8 So Abram said to Lot, “Let’s not have any quarreling between you and me, or between your herders and mine, for we are close relatives. 9 Is not the whole land before you? Let’s part company. If you go to the left, I’ll go to the right; if you go to the right, I’ll go to the left.”
10 Lot looked around and saw that the whole plain of the Jordan toward Zoar was well watered, like the garden of the Lord, like the land of Egypt. (This was before the Lord destroyed Sodom and Gomorrah.) 11 So Lot chose for himself the whole plain of the Jordan and set out toward the east. The two men parted company: 12 Abram lived in the land of Canaan, while Lot lived among the cities of the plain and pitched his tents near Sodom. 13 Now the people of Sodom were wicked and were sinning greatly against the Lord.
14 The Lord said to Abram after Lot had parted from him, “Look around from where you are, to the north and south, to the east and west. 15 All the land that you see I will give to you and your offspring forever. 16 I will make your offspring like the dust of the earth, so that if anyone could count the dust, then your offspring could be counted. 17 Go, walk through the length and breadth of the land, for I am giving it to you.”
18 So Abram went to live near the great trees of Mamre at Hebron, where he pitched his tents. There he built an altar to the Lord.
Having fled for his life from Beersheba, Jacob settled down for the night at Luz. While asleep, he dreamed of a ladder - or stairway - leading up to heaven, with angels going up and down. In his dream, the LORD renewed his covenant promise to give the land of Canaan to Jacob and his descendants. God also promised that “all the families of the earth will be blessed” through Jacob’s offspring (Genesis 28:14). Jacob was awestruck and declared “This place ... is surely the house of God” (Genesis 28:17). He set up a stone pillar as an altar and re-named the place Bethel (‘Beth-el’ means ‘House of God’).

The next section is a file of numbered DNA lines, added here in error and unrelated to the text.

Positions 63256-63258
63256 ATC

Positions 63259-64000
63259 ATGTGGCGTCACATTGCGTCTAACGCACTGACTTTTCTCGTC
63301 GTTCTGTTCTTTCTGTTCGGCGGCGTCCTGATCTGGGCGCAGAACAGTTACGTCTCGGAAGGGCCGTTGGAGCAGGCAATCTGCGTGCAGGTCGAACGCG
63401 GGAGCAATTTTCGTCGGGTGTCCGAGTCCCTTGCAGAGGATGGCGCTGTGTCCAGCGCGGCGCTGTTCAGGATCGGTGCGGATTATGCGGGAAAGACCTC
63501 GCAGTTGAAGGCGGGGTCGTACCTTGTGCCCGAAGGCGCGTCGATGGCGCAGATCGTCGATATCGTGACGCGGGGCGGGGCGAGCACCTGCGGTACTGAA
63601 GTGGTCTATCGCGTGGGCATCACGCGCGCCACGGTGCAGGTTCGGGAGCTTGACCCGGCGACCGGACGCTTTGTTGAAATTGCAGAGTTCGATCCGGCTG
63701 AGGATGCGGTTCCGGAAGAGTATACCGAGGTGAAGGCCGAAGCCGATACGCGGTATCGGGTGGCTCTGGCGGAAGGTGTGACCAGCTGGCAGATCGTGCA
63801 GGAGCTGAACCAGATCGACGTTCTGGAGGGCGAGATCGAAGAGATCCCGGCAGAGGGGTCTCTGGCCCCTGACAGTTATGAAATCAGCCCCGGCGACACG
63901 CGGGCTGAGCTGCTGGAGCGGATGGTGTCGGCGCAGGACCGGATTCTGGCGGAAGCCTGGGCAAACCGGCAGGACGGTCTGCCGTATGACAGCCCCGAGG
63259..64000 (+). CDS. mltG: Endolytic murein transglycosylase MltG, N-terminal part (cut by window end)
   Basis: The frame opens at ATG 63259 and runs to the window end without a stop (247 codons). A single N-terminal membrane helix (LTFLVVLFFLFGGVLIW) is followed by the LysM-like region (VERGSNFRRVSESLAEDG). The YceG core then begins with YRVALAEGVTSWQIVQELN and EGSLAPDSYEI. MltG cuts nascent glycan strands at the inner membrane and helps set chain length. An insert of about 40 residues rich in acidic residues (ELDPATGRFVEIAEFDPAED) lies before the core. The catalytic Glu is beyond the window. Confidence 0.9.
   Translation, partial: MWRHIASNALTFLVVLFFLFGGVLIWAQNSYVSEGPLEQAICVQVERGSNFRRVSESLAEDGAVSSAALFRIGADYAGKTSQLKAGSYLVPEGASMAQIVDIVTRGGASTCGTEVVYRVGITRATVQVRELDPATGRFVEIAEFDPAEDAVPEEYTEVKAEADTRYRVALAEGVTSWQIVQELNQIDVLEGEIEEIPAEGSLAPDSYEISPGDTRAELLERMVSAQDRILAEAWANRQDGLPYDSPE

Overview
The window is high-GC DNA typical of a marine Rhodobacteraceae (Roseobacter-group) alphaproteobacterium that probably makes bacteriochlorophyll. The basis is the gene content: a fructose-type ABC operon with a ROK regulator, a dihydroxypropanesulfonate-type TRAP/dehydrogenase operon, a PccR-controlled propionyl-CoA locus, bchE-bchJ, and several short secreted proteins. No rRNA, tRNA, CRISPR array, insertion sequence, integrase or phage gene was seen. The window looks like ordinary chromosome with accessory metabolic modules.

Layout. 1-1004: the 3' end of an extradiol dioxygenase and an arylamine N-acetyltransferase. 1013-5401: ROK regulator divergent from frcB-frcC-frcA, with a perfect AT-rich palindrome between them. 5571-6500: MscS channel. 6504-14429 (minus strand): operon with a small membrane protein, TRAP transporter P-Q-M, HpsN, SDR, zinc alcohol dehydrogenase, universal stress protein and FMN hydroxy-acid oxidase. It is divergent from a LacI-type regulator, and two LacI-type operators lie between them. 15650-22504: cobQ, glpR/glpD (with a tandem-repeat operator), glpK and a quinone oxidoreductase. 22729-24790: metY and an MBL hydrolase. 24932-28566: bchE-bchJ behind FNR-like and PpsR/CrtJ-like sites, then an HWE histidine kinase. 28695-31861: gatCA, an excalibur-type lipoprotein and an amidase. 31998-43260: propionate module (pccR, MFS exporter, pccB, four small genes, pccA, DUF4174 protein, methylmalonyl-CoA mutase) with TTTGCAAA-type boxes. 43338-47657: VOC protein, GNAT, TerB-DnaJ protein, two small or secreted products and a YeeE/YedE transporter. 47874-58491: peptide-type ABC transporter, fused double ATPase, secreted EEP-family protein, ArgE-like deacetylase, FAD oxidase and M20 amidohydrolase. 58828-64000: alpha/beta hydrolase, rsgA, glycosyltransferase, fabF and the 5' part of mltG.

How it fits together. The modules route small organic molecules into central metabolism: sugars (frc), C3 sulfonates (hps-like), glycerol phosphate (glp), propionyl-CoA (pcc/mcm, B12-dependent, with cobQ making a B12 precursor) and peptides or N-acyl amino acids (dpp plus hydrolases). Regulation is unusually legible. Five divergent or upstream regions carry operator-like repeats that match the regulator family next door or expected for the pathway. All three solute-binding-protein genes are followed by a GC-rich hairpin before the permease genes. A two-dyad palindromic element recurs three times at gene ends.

The site of Bethel is now occupied by the Palestinian West Bank village of Beitin, on the outskirts of Al-Bireh, 3 miles / 5 km to the northeast of Ramallah. Beitin was a prosperous town during Roman times, and still contains the remains of a Byzantine monastery built to commemorate Jacob’s dream. An ancient tower now marks the spot where it is believed Jacob had his vision of the ladder leading up to heaven and where, earlier, Abraham built an altar on his journey south from Shechem to the Negev Desert (see Genesis 12:8-9).
Source: The Bible Journey
Haran is one of the oldest cities on earth that is still inhabited today. Founded by settlers migrating west from Mesopotamia in the 18th century BC, the city was at its peak during the Hittite Empire, based on Central Anatolia in the 12th century BC. It was already centuries old when the Hittites fought Ramesses II of Egypt at the Battle of Kadesh in 939 BC.
Modern travellers to Harran (Haran), near Altinbaşak in eastern Turkey, can sense the antiquity of the settlement when they encounter its decaying walls, the ruins of the ancient 11th century citadel, and the remains of the Old Mosque. Haran is famous for its unique beehive-shaped mudbrick houses that originated in the 3rd century BC and which have been rebuilt in the same style many times during the intervening centuries.
Traditional bee-hive shaped houses at Harran (Glumik)